Items tagged with Debian

The open source community has lost a giant contributor this past Monday. His name is Ian Murdock, founder of the Debian Project, which he created while attending Purdue University, where he earned his bachelor's degree in computer science in 1996. Sadly, Murdock is dead at 42, having seemingly taken his own life just days after a tussle with San Francisco police. Leading up to his death, Murdock posted several disturbing messages on Twitter accusing the police of mistreatment and abuse. One of his posts alluded to sexual assault from a female officer who "ripped off my underwear.. I guess that's... Read more...
We recently set out to design a mini desktop computer with the wildly popular Raspberry Pi single board computer. The Raspberry Pi is a Linux-driven, ARM processor-based micro computer that is known for its low cost and small size. People use the device for a variety of projects, from micro-servers to low cost media players. Basically, our goal was to turn what is currently one of the cheapest bare-bones computer boards  into a fully enclosed mini desktop computer that could be taken anywhere without the need for cabling or setup. One of the high level goals of this project was also to learn... Read more...
We recently set out to design mini desktop computer with the wildly popular Raspberry Pi single board computer. The Raspberry Pi is a Linux-driven, ARM processor-based micro computer that is known for its low cost and small size. People use the device for a variety of projects, from micro-servers to low cost media players. Basically our goal was to turn what is currently one of the cheapest bare-bones computer boards into a fully enclosed mini desktop computer that could be taken anywhere without the need for cabling or setup. One of the high level goals of this project was also to learn about... Read more...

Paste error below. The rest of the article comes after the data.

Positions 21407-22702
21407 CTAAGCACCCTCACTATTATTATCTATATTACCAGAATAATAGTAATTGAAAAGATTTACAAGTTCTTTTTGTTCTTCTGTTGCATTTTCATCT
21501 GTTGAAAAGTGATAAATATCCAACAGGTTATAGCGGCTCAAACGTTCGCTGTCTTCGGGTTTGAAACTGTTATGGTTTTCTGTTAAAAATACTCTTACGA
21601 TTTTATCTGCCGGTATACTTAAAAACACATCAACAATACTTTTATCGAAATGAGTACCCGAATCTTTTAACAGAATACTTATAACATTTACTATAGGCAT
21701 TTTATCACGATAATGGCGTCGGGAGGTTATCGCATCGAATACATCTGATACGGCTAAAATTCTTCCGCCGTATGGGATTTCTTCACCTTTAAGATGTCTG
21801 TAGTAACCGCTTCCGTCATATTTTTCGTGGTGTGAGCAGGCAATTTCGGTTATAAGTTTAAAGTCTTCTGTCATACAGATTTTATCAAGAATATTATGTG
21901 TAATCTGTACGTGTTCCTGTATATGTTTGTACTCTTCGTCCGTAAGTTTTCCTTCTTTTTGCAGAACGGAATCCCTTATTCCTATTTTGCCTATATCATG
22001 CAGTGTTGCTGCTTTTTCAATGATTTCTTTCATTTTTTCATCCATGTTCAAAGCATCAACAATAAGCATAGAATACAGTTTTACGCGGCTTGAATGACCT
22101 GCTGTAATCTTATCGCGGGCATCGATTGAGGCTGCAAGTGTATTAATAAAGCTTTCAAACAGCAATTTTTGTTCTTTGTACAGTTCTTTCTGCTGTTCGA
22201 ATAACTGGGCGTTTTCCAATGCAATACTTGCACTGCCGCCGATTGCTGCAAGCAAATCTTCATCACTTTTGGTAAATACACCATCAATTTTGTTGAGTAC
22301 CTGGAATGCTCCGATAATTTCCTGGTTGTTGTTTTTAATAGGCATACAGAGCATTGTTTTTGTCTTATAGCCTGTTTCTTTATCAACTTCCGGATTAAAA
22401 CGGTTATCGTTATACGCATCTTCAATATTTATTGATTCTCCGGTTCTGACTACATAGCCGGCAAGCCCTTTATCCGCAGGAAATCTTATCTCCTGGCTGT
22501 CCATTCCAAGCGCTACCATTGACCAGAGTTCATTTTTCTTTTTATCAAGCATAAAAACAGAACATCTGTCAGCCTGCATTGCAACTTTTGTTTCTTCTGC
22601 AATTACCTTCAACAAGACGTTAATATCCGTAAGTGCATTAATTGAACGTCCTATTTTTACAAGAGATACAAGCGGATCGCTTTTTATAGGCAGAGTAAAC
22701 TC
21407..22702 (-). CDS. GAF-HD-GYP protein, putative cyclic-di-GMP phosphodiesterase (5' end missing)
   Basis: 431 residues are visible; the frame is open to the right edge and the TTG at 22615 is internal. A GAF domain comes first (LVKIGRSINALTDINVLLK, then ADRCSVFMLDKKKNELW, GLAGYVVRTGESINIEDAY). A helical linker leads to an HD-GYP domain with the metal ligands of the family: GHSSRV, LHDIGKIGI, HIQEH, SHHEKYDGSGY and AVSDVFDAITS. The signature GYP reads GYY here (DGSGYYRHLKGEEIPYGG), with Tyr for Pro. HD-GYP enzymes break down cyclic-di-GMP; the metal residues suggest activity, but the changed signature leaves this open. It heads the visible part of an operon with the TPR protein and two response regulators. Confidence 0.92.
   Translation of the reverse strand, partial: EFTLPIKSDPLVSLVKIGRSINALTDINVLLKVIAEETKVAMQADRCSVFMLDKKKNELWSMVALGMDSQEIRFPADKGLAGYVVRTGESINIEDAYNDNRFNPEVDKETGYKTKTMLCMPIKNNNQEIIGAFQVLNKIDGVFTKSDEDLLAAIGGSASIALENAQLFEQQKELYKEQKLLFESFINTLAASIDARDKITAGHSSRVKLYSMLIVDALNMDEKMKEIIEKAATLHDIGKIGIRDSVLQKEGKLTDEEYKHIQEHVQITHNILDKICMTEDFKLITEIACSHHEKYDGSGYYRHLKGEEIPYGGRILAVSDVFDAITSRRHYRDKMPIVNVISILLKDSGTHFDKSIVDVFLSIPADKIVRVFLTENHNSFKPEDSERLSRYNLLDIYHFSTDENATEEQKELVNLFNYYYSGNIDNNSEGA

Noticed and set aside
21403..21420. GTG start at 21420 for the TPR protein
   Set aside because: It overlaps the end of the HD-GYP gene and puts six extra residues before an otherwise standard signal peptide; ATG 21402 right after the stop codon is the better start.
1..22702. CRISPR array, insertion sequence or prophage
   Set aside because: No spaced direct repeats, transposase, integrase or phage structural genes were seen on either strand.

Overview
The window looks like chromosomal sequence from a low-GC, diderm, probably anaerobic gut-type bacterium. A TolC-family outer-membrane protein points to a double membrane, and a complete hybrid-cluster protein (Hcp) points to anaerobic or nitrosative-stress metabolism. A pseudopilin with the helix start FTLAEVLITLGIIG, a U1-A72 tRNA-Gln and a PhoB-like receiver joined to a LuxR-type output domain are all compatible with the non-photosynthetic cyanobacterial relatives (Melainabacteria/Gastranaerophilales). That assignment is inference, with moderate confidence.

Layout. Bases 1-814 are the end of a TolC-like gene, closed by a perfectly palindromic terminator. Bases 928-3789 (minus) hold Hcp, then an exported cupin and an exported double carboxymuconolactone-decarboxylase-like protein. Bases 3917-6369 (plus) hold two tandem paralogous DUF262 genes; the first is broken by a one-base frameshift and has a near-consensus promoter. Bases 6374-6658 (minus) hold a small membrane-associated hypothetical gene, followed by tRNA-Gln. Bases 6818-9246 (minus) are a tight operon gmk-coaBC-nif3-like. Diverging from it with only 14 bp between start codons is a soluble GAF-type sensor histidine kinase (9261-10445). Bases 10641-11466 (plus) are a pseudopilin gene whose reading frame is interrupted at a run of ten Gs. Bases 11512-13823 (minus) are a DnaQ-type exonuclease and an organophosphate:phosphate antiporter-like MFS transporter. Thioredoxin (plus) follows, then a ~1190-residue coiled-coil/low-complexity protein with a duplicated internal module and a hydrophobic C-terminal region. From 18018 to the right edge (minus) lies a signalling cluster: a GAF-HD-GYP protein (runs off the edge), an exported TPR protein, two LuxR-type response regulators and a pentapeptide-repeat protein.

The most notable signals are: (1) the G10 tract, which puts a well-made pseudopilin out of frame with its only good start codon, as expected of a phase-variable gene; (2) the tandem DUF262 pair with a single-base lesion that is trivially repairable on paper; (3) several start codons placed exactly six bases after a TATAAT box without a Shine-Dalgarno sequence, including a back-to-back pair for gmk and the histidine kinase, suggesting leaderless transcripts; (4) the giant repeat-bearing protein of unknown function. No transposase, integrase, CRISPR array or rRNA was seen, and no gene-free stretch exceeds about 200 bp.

One of the coolest aspects of Linux is its ability to support hardware long before other OSes - and even well before consumers can even get their hands on the hardware. Take USB 3.0, for example, which hit the kernel months before the first products hit the market, in September of 2009. And then there's the SSD command TRIM, which was first launched to the kernel in December of 2008 - six months before Windows 7 introduced the same thing as standard. Of course, supporting something and actually having people be able to use it are two entirely different things. In the case of TRIM, the file system... Read more...